Spinal Cord Stimulation for Diabetic Peripheral Neuropathy
The FDA approved Medtronic’s spinal cord stimulators for the treatment of chronic pain from diabetic peripheral neuropathy (DPN). Learn more about these devices and how they address the pain from DPN.
DPN is a complication that affects approximately 30% of people with diabetes. DPN occurs when high glucose levels damage nerves in the extremities such as the hands, legs, and feet.
While the symptoms of DPN vary from person to person, many describe them as numbness, tingling, or burning sensations that start at the toes or fingers and move upward. This initial sensation may, over time, progress. People with diabetes who have DPN are at greater risk of amputation. This is especially true for those who have peripheral arterial disease, infections of the legs, trauma which they may not feel, or foot ulcers which may go unnoticed.
Currently, treatments for DPN primarily consist of managing glucose levels and improving Time in Range, as well as certain medications designed to address the painful symptoms of DPN. However, for about 800,000 people with diabetes living in the US with DPN, these options may not be enough – especially given the side effects that come with the currently available drugs for pain.
To address this gap in available treatment options for painful DPN, Medtronic developed two new technologies named Intellis and Vanta.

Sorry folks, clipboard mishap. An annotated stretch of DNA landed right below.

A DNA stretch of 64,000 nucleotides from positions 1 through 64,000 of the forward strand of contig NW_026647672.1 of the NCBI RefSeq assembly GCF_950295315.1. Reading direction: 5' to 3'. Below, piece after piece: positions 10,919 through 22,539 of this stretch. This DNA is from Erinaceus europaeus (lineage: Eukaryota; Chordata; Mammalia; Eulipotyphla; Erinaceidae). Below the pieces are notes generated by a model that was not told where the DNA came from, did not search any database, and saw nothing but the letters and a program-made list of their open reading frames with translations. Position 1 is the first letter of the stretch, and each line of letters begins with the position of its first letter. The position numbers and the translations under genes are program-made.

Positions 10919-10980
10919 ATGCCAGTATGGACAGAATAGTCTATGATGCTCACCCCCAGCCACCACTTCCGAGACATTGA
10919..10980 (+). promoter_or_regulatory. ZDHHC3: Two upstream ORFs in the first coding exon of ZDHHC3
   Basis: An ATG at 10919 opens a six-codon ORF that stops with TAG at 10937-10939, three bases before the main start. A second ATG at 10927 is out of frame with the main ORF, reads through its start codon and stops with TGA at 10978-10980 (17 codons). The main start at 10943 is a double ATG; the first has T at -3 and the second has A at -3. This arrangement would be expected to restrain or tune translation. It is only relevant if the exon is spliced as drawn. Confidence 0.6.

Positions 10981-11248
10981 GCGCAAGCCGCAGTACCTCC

What are Intellis and Vanta?
Both of these technologies are neurostimulators. Intellis is a rechargeable spinal cord stimulator that can give higher doses of electrical stimulation, while Vanta is a recharge-free spinal cord stimulator that can deliver weaker electrical pulses for years without requiring any charging. Although these devices were already approved for several chronic pain conditions, the FDA recently indicated that they can be used to treat pain from DPN as well.
These spinal cord stimulators are fully implanted in the body and work by stopping pain signals before they reach the brain – reducing the painful symptoms often associated with DPN. Although this treatment does not address the underlying causes of or cure DPN, this pain reduction can lead to significant improvements in quality of life.
Several studies have shown that these types of neurostimulators are effective in treating the pain of DPN. In this study those people treated with spinal cord stimulation had a reduction in their pain, as well as improved health and quality of life after six months when compared to those in the control group not receiving this treatment. In a long-term follow up study, 47% of people treated reported a 50% pain reduction during day and 35% of people treated reported this pain reduction overnight at 24 months.
When will Intellis and Vanta become available for people with diabetes?
The devices are already on the market; the recent FDA approval simply allows them to be used for treating pain from DPN as well as certain other neuropathic conditions. Talk to your healthcare team to see if this therapy could help you manage chronic DPN.
To learn more about neuropathy, check out our infographic.